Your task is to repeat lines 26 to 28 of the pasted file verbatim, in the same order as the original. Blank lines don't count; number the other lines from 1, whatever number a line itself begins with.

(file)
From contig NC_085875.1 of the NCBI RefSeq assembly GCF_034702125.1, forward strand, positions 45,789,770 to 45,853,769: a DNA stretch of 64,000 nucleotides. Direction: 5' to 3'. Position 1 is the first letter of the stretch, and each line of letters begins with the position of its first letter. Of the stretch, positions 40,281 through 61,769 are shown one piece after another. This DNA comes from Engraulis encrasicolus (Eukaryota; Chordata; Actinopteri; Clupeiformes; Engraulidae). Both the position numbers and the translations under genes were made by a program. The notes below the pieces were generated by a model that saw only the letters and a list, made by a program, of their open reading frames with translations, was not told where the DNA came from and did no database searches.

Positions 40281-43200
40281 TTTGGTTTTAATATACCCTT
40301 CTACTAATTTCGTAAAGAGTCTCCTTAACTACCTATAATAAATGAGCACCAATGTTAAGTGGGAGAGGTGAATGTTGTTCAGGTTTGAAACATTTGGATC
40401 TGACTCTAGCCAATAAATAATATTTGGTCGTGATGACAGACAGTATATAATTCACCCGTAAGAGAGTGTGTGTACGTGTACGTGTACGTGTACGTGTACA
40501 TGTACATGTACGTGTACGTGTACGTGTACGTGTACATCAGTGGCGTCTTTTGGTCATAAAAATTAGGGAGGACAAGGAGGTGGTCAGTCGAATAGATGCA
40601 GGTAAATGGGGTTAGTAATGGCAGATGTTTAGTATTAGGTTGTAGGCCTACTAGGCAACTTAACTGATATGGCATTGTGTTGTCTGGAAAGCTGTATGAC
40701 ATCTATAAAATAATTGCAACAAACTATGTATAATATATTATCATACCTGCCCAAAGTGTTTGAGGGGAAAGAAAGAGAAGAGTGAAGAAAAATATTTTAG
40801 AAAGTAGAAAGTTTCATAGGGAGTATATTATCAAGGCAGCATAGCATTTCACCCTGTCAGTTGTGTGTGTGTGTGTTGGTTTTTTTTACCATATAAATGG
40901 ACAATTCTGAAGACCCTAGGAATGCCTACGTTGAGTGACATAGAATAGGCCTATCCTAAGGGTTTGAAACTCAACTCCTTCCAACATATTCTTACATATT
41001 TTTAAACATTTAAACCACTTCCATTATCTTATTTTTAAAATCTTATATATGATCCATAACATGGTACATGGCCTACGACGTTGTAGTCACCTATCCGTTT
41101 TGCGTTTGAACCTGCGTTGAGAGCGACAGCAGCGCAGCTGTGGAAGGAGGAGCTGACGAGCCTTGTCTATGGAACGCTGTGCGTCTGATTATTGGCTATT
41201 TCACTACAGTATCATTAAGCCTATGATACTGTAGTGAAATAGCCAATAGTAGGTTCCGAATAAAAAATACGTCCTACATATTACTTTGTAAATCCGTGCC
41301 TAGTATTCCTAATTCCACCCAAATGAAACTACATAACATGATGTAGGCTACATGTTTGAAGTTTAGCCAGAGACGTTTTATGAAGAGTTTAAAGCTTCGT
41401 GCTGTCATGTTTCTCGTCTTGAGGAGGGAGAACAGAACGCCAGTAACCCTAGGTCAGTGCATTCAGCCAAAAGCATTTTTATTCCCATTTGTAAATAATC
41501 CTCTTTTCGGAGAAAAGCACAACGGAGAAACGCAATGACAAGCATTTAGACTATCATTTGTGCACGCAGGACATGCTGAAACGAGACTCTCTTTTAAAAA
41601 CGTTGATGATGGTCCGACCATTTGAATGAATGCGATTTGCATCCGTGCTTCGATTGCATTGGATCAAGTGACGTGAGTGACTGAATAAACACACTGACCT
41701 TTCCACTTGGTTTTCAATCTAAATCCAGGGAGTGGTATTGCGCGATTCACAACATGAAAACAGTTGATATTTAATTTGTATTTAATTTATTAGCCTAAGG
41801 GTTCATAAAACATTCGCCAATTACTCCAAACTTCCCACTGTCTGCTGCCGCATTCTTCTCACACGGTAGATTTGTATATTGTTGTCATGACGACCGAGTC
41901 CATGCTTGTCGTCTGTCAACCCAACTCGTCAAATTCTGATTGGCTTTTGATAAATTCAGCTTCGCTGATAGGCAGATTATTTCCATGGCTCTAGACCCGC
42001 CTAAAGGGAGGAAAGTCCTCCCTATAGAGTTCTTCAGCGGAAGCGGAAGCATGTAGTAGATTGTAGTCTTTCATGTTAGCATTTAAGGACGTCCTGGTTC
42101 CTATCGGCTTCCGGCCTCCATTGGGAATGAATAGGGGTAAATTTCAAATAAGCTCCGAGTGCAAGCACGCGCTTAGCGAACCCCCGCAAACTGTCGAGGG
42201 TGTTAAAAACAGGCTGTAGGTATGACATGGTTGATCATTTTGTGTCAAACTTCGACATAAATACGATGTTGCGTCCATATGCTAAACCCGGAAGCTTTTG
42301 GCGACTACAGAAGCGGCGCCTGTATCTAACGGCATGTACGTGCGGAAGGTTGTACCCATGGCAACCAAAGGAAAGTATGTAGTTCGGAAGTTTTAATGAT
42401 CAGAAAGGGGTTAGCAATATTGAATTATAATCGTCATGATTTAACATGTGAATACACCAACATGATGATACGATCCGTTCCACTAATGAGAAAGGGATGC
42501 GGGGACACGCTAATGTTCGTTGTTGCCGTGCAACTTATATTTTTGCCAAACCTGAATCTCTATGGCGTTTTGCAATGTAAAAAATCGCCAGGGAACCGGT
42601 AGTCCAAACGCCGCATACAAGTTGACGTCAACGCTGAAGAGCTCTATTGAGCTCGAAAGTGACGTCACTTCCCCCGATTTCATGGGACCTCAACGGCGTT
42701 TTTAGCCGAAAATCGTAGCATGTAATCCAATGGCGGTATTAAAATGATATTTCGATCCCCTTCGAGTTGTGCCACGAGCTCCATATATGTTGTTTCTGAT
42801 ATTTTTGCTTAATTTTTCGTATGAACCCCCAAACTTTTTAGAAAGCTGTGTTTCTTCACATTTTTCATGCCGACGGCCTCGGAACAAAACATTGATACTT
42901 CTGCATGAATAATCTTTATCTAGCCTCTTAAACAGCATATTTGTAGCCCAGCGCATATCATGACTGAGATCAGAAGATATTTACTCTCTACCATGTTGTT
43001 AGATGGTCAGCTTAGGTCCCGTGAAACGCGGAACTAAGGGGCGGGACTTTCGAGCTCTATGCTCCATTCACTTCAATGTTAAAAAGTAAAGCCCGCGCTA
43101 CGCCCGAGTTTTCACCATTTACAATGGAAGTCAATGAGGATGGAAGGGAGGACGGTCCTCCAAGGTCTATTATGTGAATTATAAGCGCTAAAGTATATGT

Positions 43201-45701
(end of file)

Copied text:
42501 GGGGACACGCTAATGTTCGTTGTTGCCGTGCAACTTATATTTTTGCCAAACCTGAATCTCTATGGCGTTTTGCAATGTAAAAAATCGCCAGGGAACCGGT
42601 AGTCCAAACGCCGCATACAAGTTGACGTCAACGCTGAAGAGCTCTATTGAGCTCGAAAGTGACGTCACTTCCCCCGATTTCATGGGACCTCAACGGCGTT
42701 TTTAGCCGAAAATCGTAGCATGTAATCCAATGGCGGTATTAAAATGATATTTCGATCCCCTTCGAGTTGTGCCACGAGCTCCATATATGTTGTTTCTGAT